Sabor De Estelí is the latest effort from Noel Rojas of Guayacan Cigars and his Aromas de Jalapa factory in Estelí, Nicaragua. If you’ve had a Hermosa Cigar or a Guayacan, then you’ve smoked Noel’s stuff and know its quality. The name Sabor De Estelí translates to Taste of Estelí and is a tribute to the tobacco capital of Nicaragua. The band even features a young woman in traditional dress and a picturesque background of Nicaragua’s lush foliage.
The Sabor De Estelí comes in two different lines. The natural features an Ecuadorian habano wrapper while the version I’ll be reviewing is the Maduro which features a Mexican San Andrés. Other than the wrapper, what separates these two is the box-press of the maduro while the natural is a more traditional round shape. Blend wise, the Sabor De Estelí is a mixture of higher priming’s (Viso’s and Ligero’s) of the tobacco plant—all nicaraguan. Watch our interview with Noel from IPCPR 2014 to get a look at his entire line-up.
Country of Manufacture: Nicaragua
Rolled: Aromas de Jalapa
Quantity smoked: 1
Age: 3 Months
Size: 6×52 Box-Press
Wrapper: Mexican San Andrés Maduro
Activities Prior to Review: Did some work online, took pictures for review
Most Recent Food Eaten: Ate two tamales 45 mins prior. One green sauce and chicken, one red sauce and beef
Pairing: Aquafina bottled water
The box-pressed Sabor De Estelí Maduro is wrapped in an evenly colored San Andrés leaf peppered with small yet abundant tooth. The wrapper almost has the feel of extremely fine sand-paper and gives off a strong barnyard aroma. The foot looks evenly packed with no major stems showing and also provides some barnyard but it’s a littler more earthy and oaky smelling. After the clip, the draw had just the right amount of resistance and gave me notes of tamarindo, earth, oak and a slight pepper.
The first thing I usually notice about a cigar after lighting is the amount of pepper; lack thereof or an abundance. The Sabor De Estelí hits with a high-pitched pepper that tingles the tongue and almost brings a sneeze after a retro-hale. Often times, San Andrés wrapped cigars remind me of mexican chocolate. Typically, mexican chocolate is made with roasted and ground cacao nibs, sugar and cinnamon. Other spices such as nutmeg and allspice may be added, along with nuts and sometimes even chilies. That combination is almost exactly what I’m getting from the Sabor. There is a background citrus note that lingers on the finish but it isn’t front and center in the profile. The smoke is actually quite velvety but after a puff it leaves a slighty gritty texture on the palate. Creator, Noel Rojas, talked about how he uses all Viso and Ligero in the blend and if the strength is any indication, he wasn’t joking. While it’s not a powerhouse, I can feel a knot in my throat from the pepper and strength.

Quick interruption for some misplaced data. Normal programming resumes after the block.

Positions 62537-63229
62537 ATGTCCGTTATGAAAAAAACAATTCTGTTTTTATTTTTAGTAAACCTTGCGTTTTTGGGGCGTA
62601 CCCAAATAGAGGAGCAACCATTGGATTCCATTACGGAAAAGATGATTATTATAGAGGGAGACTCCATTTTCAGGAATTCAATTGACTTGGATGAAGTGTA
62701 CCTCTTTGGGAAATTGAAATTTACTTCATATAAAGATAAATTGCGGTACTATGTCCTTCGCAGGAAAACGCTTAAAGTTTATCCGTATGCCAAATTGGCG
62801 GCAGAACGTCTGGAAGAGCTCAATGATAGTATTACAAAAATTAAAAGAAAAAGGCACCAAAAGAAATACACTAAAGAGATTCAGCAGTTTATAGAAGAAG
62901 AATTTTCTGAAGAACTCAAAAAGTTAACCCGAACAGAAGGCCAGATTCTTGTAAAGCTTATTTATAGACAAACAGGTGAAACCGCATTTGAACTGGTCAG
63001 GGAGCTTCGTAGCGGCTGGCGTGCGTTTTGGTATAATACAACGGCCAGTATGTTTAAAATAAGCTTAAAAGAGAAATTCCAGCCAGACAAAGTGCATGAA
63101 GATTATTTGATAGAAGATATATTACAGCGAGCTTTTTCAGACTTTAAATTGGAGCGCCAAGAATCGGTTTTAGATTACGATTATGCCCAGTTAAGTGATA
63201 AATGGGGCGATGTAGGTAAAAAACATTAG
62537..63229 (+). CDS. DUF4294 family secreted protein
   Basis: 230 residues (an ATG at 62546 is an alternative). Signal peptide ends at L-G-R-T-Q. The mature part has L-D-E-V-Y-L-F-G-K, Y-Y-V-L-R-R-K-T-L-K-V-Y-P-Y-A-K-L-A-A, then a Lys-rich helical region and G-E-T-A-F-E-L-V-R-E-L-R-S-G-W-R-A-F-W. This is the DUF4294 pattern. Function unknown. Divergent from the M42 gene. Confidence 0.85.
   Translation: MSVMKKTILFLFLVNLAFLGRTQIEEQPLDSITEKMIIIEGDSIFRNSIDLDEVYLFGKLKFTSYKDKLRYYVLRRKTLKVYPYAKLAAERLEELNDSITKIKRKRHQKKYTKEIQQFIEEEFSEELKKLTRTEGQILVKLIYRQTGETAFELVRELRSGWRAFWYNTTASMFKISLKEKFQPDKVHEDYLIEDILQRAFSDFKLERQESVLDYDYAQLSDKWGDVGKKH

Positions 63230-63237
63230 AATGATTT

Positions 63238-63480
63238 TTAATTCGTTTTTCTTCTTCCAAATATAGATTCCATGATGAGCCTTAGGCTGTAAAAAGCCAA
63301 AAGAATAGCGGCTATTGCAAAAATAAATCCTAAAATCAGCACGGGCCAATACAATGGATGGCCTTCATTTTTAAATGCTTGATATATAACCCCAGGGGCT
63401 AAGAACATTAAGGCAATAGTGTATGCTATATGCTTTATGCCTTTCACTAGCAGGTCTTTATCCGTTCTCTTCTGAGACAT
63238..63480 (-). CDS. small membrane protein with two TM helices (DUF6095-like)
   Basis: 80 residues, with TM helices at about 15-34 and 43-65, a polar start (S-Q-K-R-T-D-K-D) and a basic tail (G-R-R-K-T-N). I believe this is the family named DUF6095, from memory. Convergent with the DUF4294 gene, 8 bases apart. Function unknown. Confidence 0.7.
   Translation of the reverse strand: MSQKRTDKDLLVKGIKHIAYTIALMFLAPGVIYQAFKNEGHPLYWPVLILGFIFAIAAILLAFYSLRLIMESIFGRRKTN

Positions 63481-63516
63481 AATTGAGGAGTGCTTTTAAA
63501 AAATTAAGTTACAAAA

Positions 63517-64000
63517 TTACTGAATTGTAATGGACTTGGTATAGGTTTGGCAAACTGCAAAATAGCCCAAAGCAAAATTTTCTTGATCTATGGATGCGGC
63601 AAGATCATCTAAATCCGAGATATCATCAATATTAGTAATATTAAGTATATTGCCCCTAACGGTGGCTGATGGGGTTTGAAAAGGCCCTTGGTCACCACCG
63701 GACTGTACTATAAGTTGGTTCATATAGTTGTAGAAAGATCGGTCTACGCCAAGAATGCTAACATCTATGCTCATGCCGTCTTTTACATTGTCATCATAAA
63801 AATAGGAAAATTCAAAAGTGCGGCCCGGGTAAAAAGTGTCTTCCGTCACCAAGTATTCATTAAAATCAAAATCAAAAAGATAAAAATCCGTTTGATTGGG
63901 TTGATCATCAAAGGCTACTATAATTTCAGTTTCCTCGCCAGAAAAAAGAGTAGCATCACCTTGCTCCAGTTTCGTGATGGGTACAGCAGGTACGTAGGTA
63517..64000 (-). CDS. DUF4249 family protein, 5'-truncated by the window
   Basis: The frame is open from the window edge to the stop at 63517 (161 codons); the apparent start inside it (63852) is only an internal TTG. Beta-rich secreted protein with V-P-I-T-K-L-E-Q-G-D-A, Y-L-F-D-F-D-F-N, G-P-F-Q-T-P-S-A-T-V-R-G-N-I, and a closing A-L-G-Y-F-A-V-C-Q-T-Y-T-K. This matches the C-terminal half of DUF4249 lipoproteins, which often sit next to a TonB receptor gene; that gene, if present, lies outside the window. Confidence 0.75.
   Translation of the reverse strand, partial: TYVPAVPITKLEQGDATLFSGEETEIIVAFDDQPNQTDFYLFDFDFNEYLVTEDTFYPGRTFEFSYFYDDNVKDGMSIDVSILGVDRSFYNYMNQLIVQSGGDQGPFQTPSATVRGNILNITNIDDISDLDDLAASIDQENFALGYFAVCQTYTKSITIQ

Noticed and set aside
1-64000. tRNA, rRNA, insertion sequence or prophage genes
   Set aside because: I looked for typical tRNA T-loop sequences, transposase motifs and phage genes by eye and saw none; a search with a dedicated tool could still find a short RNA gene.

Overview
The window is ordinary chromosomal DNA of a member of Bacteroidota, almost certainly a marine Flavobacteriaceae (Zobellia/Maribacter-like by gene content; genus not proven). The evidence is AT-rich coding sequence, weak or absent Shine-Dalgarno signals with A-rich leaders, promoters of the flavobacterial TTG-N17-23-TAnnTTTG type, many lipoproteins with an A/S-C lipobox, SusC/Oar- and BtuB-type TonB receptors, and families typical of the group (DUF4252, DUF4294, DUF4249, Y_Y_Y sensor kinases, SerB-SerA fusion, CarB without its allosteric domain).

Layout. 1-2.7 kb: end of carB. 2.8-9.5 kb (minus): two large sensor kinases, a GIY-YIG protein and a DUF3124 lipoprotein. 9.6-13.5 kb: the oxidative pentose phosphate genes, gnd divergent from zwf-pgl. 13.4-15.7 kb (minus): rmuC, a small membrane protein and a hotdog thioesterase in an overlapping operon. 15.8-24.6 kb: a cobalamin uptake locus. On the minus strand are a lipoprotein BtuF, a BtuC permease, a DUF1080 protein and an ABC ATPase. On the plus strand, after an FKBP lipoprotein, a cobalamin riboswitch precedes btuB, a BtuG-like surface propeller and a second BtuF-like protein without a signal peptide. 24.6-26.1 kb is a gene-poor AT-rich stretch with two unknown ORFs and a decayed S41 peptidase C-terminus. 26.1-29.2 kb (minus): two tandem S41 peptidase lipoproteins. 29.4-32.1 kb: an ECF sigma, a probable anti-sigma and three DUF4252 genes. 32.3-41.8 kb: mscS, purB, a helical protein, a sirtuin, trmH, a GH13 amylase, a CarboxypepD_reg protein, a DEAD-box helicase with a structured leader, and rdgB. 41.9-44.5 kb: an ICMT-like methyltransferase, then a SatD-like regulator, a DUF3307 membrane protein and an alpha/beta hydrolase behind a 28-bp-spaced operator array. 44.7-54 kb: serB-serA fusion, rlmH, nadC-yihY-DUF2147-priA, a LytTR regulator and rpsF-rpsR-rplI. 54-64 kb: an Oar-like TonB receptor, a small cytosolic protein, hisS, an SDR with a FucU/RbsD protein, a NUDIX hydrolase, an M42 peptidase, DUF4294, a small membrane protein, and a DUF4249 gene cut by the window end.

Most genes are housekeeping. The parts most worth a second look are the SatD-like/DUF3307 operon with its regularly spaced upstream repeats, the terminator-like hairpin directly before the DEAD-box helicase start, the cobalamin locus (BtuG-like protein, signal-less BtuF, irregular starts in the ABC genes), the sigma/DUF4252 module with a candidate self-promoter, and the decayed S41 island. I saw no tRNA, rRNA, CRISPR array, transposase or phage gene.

The Sabor De Estelí continues to kick out the pepper, but it has subsided, providing a creamier quality to the experience. Earth and a bit of charred oak begin to emerge, pairing nicely with the mexican chocolate and lingering citrus finish. The smoke output is solid and the burn-line has required no touch-ups whatsoever even though it is mildly erratic. Nearing the half a floral tone develops and can be smelled from the toasting foot. Body and strength are both around medium to medium-full.
Rounding the bend into the final third of the Sabor De Estelí Maduro a little bit of harshness begins to rear its head in the form of a scratchy throat and a slight souring of flavor. The profile is the same combination of mexican chocolate, charred oak and earth. The more balanced citrus finish of the second third goes a little too sour here and tends to overpower the other flavors. Construction was solid even to nub where it stayed reasonably cool and continued to produce voluminous smoke.
The first half of the Sabor De Estelí Maduro Toro really showed off the kind of quality coming from Tabacalera Aromas de Jalapa, unfortunately some harshness crept in by the final third and it fell a bit short of its potential. Complexity of the flavors in the profile was fairly solid and it was a well-blended, well-constructed cigar that simply needed a little more rest. Until the latter half, one of the more balanced and enjoyable San Andrés Maduro’s I’ve had this year and a cigar with a lot of aging potential.